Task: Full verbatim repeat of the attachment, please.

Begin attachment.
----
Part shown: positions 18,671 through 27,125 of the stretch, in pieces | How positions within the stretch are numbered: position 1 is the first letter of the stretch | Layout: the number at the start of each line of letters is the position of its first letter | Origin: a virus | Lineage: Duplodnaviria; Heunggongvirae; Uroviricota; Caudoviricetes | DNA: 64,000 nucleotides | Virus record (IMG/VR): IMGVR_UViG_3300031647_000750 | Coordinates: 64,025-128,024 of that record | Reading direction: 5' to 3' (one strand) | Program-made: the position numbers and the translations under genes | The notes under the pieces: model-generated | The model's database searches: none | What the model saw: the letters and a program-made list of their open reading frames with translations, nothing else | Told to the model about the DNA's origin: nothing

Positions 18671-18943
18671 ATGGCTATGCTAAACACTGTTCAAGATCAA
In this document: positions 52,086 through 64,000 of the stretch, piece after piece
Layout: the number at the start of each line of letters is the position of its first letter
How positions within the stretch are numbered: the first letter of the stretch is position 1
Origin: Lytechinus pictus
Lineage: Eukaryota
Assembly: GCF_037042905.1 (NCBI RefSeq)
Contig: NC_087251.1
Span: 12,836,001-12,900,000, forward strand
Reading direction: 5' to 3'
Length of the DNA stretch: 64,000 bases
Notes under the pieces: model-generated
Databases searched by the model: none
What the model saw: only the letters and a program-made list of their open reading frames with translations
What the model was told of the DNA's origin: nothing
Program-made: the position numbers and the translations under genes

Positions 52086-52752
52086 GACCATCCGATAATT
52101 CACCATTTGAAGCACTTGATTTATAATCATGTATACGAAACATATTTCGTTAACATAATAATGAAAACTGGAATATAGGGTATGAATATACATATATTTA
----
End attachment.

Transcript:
Part shown: positions 18,671 through 27,125 of the stretch, in pieces | How positions within the stretch are numbered: position 1 is the first letter of the stretch | Layout: the number at the start of each line of letters is the position of its first letter | Origin: a virus | Lineage: Duplodnaviria; Heunggongvirae; Uroviricota; Caudoviricetes | DNA: 64,000 nucleotides | Virus record (IMG/VR): IMGVR_UViG_3300031647_000750 | Coordinates: 64,025-128,024 of that record | Reading direction: 5' to 3' (one strand) | Program-made: the position numbers and the translations under genes | The notes under the pieces: model-generated | The model's database searches: none | What the model saw: the letters and a program-made list of their open reading frames with translations, nothing else | Told to the model about the DNA's origin: nothing

Positions 18671-18943
18671 ATGGCTATGCTAAACACTGTTCAAGATCAA
In this document: positions 52,086 through 64,000 of the stretch, piece after piece
Layout: the number at the start of each line of letters is the position of its first letter
How positions within the stretch are numbered: the first letter of the stretch is position 1
Origin: Lytechinus pictus
Lineage: Eukaryota
Assembly: GCF_037042905.1 (NCBI RefSeq)
Contig: NC_087251.1
Span: 12,836,001-12,900,000, forward strand
Reading direction: 5' to 3'
Length of the DNA stretch: 64,000 bases
Notes under the pieces: model-generated
Databases searched by the model: none
What the model saw: only the letters and a program-made list of their open reading frames with translations
What the model was told of the DNA's origin: nothing
Program-made: the position numbers and the translations under genes

Positions 52086-52752
52086 GACCATCCGATAATT
52101 CACCATTTGAAGCACTTGATTTATAATCATGTATACGAAACATATTTCGTTAACATAATAATGAAAACTGGAATATAGGGTATGAATATACATATATTTA